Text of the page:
From the pet-cemetery caretakers in his 1978 film Gates of Heaven to the social and physical pattern-makers in 1997’s Fast, Cheap, and Out of Control, documentarian Errol Morris has sought subjects whose lives embody the universal in the unique. Even when they seem clearly delusional, Morris seems less interested in judging them than in getting us to understand the way they see the world.
In his new film The Fog of War: Eleven Lessons From the Life of Robert S. McNamara, Morris applies his method to his most controversial subject yet. As defense secretary under JFK and LBJ, McNamara was called a war criminal for his role in the escalation of the Vietnam War, and his number-crunching during World War II provided justification for the horrific firebombing of Japanese civilians. Yet anyone expecting a mea culpa or an indictment in The Fog of War will be frustrated. Morris means for us to look McNamara in the eyes and decide for ourselves.
“People talk about balance, presenting different sides,” Morris said in an interview last fall in New York. “Well, this film is decidedly unbalancedit’s McNamara’s view. Granted, there’s me hollering in the background off and on, but there’s one point of view: McNamara struggling with his own history and the history of the 20th century, which for an amazing amount of time overlap. It’s internalhistory from the inside out.
“EveryoneMcNamara, myself, youimagines themselves as the protagonist of their own lives,” Morris continues. “No one likes to see themselves as a bad person, certainly not as an evil person. There’s this idea that people have privileged access to themselvesthat you may not know what other people are thinking, but by God, you know what you yourself are thinking. I’m not so sure that that’s true. One of the things that fascinates me about McNamara is his struggle with himself and who he is: 'Am I a good man or a bad man?’”
Morris doesn’t subject McNamara to a talking-head tribunal. What criticism there is in The Fog of War comes from the visuals that illustrate McNamara’s testimony, such as a stream of animated numbers showering on Japan that represent an abstract of human “cost.” Apart from such moments, much of the film consists of McNamara looking directly into the camera. This involved ample use of the Interrotron, a specially rigged device employing two teleprompters that has figured in much of Morris’ recent work. Both subject and interviewer face a camera covered by a video screen. Instead of seeing text, as a TV newscaster would, the person facing the camera sees the other person’s facea slightly disembodied approach that nonetheless permits eye contact and casual, even candid conversation.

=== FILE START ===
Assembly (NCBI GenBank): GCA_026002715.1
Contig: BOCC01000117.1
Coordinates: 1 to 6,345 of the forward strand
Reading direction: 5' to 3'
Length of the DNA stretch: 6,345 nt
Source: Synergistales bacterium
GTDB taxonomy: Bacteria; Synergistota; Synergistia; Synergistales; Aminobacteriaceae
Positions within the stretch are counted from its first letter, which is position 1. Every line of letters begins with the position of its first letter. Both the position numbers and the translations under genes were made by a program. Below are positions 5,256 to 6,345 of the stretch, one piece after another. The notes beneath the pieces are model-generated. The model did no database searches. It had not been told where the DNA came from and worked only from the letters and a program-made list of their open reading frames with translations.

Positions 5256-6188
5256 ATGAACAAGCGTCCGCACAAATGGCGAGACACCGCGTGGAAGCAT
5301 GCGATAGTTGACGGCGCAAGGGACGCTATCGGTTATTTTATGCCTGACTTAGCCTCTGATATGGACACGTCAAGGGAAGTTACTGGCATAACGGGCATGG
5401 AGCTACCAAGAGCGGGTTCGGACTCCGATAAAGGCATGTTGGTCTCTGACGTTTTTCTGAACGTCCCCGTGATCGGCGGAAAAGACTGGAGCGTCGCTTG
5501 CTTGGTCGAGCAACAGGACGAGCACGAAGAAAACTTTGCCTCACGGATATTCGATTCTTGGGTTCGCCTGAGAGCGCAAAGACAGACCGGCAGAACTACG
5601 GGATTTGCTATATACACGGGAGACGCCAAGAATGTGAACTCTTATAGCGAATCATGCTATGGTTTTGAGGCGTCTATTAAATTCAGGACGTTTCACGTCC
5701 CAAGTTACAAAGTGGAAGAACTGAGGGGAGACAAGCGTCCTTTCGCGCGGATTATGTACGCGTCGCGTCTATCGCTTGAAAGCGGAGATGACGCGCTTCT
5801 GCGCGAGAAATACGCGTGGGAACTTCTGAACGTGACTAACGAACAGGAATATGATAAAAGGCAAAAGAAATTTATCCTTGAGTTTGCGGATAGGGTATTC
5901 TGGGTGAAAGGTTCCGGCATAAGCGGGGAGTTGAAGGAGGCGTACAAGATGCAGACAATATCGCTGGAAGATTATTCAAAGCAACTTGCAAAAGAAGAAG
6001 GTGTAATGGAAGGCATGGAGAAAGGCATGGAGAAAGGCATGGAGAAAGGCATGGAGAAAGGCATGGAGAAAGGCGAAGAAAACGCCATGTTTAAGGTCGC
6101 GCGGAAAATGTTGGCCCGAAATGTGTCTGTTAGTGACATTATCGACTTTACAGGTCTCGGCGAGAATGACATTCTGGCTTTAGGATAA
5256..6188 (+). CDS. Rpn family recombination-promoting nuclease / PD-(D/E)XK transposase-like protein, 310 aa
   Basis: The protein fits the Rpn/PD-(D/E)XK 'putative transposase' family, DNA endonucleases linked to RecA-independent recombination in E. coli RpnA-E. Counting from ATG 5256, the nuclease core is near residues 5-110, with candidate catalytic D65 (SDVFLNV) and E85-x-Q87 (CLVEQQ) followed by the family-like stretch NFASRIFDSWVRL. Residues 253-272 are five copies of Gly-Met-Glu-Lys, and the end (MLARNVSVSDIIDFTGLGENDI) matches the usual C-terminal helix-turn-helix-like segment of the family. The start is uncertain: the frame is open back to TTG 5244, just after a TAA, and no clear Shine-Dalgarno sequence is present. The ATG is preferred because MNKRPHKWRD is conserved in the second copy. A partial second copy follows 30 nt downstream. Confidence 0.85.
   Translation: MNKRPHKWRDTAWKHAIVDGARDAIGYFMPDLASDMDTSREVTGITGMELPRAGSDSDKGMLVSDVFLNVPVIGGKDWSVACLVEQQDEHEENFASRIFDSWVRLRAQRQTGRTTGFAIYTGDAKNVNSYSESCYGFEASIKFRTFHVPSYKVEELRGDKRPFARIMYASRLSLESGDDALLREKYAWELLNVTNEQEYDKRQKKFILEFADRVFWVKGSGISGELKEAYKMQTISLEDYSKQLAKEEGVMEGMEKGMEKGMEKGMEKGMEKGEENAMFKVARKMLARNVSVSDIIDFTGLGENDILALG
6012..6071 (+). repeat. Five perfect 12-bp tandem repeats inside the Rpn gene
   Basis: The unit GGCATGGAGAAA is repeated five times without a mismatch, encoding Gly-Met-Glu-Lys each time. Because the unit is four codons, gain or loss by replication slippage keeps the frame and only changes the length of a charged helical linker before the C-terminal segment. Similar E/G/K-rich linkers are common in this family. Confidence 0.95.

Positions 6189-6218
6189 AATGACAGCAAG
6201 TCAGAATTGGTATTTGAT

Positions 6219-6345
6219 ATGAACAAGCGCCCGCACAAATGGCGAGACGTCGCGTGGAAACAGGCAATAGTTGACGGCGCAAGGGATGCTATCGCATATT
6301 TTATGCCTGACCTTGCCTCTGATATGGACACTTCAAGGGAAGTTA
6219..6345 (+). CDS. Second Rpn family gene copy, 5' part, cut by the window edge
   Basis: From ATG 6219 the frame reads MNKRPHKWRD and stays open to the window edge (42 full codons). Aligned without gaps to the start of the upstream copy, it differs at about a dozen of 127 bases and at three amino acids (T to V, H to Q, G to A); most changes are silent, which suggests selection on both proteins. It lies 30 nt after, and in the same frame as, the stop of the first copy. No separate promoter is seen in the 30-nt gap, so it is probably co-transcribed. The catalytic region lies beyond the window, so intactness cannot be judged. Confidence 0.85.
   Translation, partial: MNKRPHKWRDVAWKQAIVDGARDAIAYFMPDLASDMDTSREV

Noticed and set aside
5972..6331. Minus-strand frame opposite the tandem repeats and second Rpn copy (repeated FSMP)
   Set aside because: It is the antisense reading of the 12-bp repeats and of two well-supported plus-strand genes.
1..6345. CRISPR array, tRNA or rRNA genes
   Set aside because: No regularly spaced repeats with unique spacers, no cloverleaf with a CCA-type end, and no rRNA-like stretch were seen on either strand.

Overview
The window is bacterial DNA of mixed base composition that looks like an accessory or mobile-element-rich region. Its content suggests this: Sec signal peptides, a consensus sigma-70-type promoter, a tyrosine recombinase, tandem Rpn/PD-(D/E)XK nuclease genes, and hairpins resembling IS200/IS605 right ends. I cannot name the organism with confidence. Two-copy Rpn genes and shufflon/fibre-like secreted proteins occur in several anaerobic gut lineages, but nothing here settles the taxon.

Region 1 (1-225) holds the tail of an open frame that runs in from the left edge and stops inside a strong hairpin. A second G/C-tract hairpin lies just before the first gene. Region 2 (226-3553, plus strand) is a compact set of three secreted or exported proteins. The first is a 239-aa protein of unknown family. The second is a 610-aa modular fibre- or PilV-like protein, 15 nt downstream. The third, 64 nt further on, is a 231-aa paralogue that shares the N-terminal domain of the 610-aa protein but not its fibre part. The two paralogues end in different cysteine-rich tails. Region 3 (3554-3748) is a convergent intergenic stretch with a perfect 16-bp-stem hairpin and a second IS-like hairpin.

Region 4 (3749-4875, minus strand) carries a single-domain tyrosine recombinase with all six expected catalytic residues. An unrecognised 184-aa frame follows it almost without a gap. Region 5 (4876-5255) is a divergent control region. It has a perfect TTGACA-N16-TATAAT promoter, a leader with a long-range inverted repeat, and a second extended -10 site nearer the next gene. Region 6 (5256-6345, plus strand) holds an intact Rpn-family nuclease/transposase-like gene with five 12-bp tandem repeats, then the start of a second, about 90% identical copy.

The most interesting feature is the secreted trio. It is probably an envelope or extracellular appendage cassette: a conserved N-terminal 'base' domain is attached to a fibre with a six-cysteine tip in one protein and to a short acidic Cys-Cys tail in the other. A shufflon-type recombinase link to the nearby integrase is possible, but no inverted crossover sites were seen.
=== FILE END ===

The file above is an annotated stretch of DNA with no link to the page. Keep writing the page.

“When we first used it, I was worried people would run out of the studio screaming,” Morris says. “My production designer said that the irony of all of this was that it helped people to do what they do bestwatching TV.”
The filmmaker says he likes to think his approach is a different way of recording history. “Maybe it isn’t even historyI’m not sure,” he observes. It’s an attempt that prizes first-person access over the third-person technique of cinema verité.
When asked if he came to admire McNamara, Morris pauses for a moment. “A friend of mine called it the perfect example of Stockholm Syndrome,” he says. “But yes, I like McNamara, and yes, I demonstrated against him years ago at the University of Wisconsin.” Did he become more sympathetic to McNamara as post-9/11 America came more and more to resemble the fractured homeland of the Vietnam War era?
“One of the many ironies, I suppose, about this particular project is that I started work on this film before 9/11,” Morris explains. “[But] as I was making this movie, it became increasingly relevant to current affairs, and that became more and more true as time went on. I think one of the interesting things about The Fog of War is that, yes, it’s about events that occurred 40, 50 and 60 years ago, but for all intents and purposes, we could be talking about events that occurred four, five or six days ago. Since I do like irony, I find that somewhat satisfying, in a depressing sort of way,” Morris concludes with a hint of deadpan humor. “Donald Rumsfeld strikes me as a McNamara manquéa discount version of the real thing, for better or worse.”
That comment was so May 22.
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